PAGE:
By on November 22, 2019

Lexus’ first production electric vehicle carries a name that should spur fond memories of a boxy Mercedes-Benz sedan. Yes, the 300E was a desirable German car. Even today, the E 300e is a compelling electrified midsize alternative to those other sedans on the market.

But we’re not here to talk about Mercedes-Benz, even though it’s hard not to when you name a new vehicle the 300e. In this case, it’s the Lexus UX 300e… and it’s not for you, as Corey would say.

By “you,” we mean North Americans. The UX 300e unveiled this week in China will not make it to these shores; rather, the subcompact CUV will only be made available to buyers in China, Japan, and Europe.

The big intro came Friday at the Guangzhou International Automobile Exhibition — a trade show that understandably hasn’t gotten much press over here, what with the almost concurrent LA Auto Show and its controversial debuts. Front-drive in nature, the UX 300e is the first vehicle launched under the brand’s Lexus Electrified product strategy.

Lexus boasts of the 300e’s “anxiety-free 400km” range, which translates to 249 miles on the New European Driving Cycle. Were it to come here, the EPA would rate it slightly lower.

The added weight of the 54.3 kWh underfloor battery pack means a lower center of gravity for drivers, but it also meant changes were necessary elsewhere. Specifically, the platform needed additional braces, while the shock absorbers required a recalibration of their damping force.

Power? It’s there, and it’s more plentiful that in other UX variations. The front-mounted motor generates 201 horsepower, with 221 lb-ft of torque on tap. Compare that to the 169 hp and 151 lb-ft in the entry-level UX 200 or the 181 combined horsepower in the UX 250h.

Again, you can’t get one here, but Chinese and European buyers can expect to receive theirs sometime next year. Lexus has a different plan for America. While the brand hasn’t revealed (or even identified) a specific model just yet, it plans to tailor its electric products for the markets in which they’re sold. The little UX is right-sized for Europe and China, but U.S. customers might demand a beefier, more practical-sized EV.

The EV introductions at this week’s LS Auto Show seem to back up that assertion.

[Image: Lexus]

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15 Comments on “Lexus’ First EV Won’t Break the Internet...”


  • avatar
    FreedMike

    The electric drivetrain aside, the UX is probably the most pointless vehicle I’ve encountered in some time – it’s a dressed-up Corolla for 40 large, and you don’t even get AWD. And – oh, yeah – it’s ugly as hell.

    (Shakes head.)

    • 0 avatar
      dal20402

      You can get an NX for only a bit more and it is SO MUCH better in every way.

      Honestly I think the NX is underrated in the near-luxury CUV class. The interior feels a lot less compromised and cost-cut than most of its competition.

  • avatar
    ToolGuy

    The black fender moldings look very un-Lexus-like to me, but might make perfect sense for the target market.

    (The gloss level on the black plastic fender moldings doesn’t tie in with the black plastic Predator grille? Perhaps no one cares.)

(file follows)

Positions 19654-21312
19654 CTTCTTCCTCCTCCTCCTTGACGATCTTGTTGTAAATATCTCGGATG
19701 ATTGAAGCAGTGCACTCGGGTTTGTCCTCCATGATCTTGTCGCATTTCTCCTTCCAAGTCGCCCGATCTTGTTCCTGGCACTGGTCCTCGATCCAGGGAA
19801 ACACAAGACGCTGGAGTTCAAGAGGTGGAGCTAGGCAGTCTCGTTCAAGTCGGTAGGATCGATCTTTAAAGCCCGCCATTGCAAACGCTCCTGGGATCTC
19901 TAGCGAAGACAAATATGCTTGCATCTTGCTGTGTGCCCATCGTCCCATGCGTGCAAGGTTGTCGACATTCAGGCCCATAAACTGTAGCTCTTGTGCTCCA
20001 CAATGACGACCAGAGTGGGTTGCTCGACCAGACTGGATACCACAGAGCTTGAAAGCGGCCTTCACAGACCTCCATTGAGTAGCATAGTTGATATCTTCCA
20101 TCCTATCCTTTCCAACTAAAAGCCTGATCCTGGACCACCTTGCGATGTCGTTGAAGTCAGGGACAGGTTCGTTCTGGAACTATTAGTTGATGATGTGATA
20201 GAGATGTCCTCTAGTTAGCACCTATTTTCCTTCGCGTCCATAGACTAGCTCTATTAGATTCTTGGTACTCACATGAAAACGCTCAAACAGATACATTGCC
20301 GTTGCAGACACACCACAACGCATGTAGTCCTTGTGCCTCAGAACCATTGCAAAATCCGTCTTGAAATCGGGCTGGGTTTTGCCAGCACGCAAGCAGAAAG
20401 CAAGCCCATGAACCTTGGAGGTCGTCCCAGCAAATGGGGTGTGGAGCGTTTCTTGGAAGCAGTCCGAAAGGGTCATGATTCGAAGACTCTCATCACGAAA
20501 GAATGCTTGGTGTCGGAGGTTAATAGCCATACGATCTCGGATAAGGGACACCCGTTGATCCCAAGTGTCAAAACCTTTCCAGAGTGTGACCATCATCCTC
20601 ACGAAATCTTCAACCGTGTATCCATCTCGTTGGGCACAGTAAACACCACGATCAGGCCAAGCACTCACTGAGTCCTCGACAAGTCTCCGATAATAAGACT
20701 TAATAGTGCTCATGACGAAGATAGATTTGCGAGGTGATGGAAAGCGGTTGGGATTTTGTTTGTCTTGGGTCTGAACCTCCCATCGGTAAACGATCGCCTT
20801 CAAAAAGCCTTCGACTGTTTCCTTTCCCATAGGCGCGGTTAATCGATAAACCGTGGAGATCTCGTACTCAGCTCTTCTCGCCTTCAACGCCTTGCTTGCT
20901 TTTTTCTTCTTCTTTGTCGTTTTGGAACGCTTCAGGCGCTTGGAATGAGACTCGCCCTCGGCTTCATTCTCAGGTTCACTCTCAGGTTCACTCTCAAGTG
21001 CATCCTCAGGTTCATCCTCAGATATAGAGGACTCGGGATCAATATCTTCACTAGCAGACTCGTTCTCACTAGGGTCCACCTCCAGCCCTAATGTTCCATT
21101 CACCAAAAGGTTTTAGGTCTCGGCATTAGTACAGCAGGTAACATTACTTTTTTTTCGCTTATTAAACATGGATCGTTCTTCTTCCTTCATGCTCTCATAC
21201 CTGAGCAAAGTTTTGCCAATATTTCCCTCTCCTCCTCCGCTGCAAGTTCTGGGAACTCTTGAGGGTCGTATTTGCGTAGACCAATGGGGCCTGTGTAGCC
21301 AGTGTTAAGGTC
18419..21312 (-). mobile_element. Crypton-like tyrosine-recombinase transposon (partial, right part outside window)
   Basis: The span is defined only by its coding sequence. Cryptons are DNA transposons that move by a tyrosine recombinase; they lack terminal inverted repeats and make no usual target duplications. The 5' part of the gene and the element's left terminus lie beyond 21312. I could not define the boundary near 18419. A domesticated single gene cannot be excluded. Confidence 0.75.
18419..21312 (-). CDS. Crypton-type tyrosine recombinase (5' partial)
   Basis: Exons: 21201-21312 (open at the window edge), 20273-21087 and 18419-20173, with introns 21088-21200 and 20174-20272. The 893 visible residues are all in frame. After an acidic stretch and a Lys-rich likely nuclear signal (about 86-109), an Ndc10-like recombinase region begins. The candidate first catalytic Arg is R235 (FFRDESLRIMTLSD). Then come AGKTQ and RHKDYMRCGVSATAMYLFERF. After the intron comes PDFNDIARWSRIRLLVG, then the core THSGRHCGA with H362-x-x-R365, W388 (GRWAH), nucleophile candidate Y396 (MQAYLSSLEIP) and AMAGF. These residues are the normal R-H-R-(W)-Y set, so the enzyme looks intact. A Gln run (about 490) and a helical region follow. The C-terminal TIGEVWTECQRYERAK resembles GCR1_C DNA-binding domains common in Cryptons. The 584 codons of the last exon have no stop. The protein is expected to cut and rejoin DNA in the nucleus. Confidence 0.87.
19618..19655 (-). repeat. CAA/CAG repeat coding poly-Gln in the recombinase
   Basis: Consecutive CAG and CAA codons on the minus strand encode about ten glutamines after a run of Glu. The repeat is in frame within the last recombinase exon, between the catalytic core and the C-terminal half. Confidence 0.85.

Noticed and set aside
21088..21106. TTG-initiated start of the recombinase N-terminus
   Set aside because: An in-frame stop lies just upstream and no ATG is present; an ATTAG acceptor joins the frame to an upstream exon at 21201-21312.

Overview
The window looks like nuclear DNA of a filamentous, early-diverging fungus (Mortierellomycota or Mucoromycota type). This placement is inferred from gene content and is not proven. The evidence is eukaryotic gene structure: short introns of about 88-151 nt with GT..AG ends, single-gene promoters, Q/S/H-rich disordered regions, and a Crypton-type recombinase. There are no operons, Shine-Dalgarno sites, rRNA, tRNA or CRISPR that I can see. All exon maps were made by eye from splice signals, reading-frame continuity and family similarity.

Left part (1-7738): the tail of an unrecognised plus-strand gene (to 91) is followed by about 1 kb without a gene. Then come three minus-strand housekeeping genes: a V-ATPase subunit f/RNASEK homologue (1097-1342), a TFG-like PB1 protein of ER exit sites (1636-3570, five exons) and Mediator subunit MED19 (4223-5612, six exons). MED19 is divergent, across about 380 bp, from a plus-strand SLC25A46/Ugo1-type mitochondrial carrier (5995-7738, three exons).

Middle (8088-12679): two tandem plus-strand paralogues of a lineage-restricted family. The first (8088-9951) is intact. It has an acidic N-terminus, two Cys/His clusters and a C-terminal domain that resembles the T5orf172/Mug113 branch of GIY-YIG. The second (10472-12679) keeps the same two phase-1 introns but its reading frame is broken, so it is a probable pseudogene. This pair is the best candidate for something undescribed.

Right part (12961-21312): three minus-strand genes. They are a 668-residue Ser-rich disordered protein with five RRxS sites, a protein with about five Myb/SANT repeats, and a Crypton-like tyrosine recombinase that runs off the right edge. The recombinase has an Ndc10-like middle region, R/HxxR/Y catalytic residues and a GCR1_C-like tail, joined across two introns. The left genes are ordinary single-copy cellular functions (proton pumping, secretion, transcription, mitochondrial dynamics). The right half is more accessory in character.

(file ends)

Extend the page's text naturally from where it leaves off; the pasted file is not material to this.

• avatar
    thejohnnycanuck

    If anything Lexus is going to go EV here it’s the RX just for the fact it’s their best seller.

    Yeah and I agree with FreedMike, the U(gly)X can just go away.

    • 0 avatar
      dal20402

      I’d expect the NX first. Big CUVs are going to be a challenge to electrify with their combination of weight and packaging.

      A battery-electric NX priced at $5k over the gas version would sell like gangbusters around here. Of course the price is the challenge with that. Batteries still need to get cheaper.

  • avatar
    SCE to AUX

    “249 miles on the New European Driving Cycle. Were it to come here, the EPA would rate it slightly lower.”

    Roughly 15% lower, which puts its EPA range at around 212 miles – not terrible for 54 kWh and that much motor power. Not a bad effort.

    I don’t know why they’d characterize the range as ‘anxiety-free’. Every car’s range is anxiety-free until you get to the bottom of the tank, no matter how big that tank is.

  • avatar
    Master Baiter

    Jesus H.

    Another “SUV” with no ground clearance; doors that extend up to the roof; chopped C pillar; Peterbilt front end.

    People actually get paid to style these cars?

    • 0 avatar
      dal20402

      It is a compact hatchback designed to fit 20″ wheels and have a high seating position. If you start with those objectives in mind the result is about what you’d expect.

  • avatar

    If it is not for us why we should even care? It not something to be exited about either. Pointless news.

  • avatar
    Peter Gazis

    Brilliant! Toyota should do the same thing with every Lexus. Sell it only in China.

  • avatar
    Luke42

    I’ve been wondering why Lexus hasn’t been Toyota’s high-tech EV brand.

    I really want to love Lexus, but the predator grille and the lack of EVs have both kept me away. Tesla really is the company to beat, at least for my future dollars.

    • 0 avatar

      “I really want to love Lexus”

      You cannot “want” to love something or somebody. Love is an intensive feeling that you fall into without presenting formal explanation why you would do that. It just happens. Love is blind. You can fall in love even with Lada (the car).

  • avatar
    teddyc73

    Ok, time for the ole “break the internet” trope to die. It’s stupid.

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